Today the government will begin to take action against fake news on websites and social media platforms deemed to be undermining national security.
Senior officials from the Ministries of Interior, Telecommunications and Information yesterday revealed that a second joint-directive has been approved to battle the spread of fake news.
Phos Sovann, director-general of the general department of information and broadcasting at the Information Ministry, said that the ministry will begin to take action on websites and social media profiles that publish “fake news”.
“We will start to take measures on Thursday. We have been preparing for a long time, and we have provided ample time for relevant ministries to review,” Mr Sovann said.
He urged all websites to register with the Ministry of Information and added that any website that failed to register is subject to scrutiny.
Responding to previous criticisms regarding the suppression of information and free speech through the crackdown, Mr Sovann said that the ministry is joining a global fight against fake news.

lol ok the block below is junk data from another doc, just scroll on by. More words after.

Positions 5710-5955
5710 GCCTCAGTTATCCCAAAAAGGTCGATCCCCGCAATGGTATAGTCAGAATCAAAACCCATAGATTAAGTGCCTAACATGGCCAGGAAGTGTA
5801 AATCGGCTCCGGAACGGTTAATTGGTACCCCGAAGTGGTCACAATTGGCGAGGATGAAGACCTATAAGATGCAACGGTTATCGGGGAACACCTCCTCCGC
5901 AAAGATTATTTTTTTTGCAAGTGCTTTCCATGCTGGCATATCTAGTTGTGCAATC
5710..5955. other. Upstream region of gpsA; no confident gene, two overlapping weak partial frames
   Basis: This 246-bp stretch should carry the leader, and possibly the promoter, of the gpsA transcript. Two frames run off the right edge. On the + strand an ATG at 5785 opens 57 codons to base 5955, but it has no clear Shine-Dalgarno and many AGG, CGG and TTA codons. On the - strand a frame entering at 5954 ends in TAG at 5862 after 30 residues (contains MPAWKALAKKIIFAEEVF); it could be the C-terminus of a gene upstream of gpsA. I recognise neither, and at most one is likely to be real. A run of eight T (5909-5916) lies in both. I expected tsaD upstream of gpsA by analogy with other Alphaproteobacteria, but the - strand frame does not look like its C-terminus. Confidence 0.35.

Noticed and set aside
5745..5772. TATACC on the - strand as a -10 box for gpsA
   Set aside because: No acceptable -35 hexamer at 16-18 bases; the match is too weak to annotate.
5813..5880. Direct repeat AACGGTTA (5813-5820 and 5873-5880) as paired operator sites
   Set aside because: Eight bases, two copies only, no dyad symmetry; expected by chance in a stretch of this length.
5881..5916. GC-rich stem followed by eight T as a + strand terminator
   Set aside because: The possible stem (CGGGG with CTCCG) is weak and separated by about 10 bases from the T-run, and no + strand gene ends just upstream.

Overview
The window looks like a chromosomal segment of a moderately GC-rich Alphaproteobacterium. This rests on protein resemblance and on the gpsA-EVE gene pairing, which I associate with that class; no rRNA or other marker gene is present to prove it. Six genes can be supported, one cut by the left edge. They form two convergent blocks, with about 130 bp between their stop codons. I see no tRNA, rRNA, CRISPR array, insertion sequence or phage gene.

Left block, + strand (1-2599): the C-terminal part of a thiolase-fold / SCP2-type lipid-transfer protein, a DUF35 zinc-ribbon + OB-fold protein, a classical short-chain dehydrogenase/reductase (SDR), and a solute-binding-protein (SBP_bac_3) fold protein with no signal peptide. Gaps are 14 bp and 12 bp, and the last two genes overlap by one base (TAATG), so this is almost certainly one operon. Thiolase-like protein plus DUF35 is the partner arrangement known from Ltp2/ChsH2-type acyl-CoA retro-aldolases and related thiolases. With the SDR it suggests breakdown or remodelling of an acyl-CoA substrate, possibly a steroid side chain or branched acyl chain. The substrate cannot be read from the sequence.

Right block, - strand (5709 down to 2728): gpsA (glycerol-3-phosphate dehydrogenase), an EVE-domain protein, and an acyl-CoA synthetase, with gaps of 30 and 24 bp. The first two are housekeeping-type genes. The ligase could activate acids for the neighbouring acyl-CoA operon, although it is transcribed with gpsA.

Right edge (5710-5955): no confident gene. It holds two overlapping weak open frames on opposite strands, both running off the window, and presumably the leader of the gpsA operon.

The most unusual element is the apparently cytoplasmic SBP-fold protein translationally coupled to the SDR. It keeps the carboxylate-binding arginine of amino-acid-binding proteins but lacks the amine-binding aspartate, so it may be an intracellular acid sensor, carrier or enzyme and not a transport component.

“Fake news is not good for a real democracy, we want good news for our people,” Mr Sovann said. “I appeal to all media to respect the principles of the National Election Commission.”
In May, the first inter-ministerial directive signed by Interior Minister Sar Kheng revealed that the Interior Ministry, Information Ministry and the Telecommunications Ministry were aiming to control the flow of information in broadcasts, messages, audio clips, images and videos on websites and social media.
“This directive is intended to block [media] that intend to provoke, [create] chaos, damage national defence and security, and incite discrimination or affect national customs and culture,” the directive said.
The directive ordered the three ministries to assign specialised staffers to monitor, scrutinise and observe media.
Im Vutha, spokesman for the Telecommunications Regulator of Cambodia, said that the government could only control the flow of information on domain names that end with “kh”.
Mr Vutha said that the government has no jurisdiction over websites that end in “coms” and “orgs”.
He also noted that no Asean country has ever managed to control the flow of information on social media sites such as Facebook.
San Putheary, director of the broadcasting department at the Information Ministry, said that a total of 216 websites have registered.
Mr Putheary said that someone who is found guilty of sharing false information could face imprisonment for up to two years with fines up to $1,000.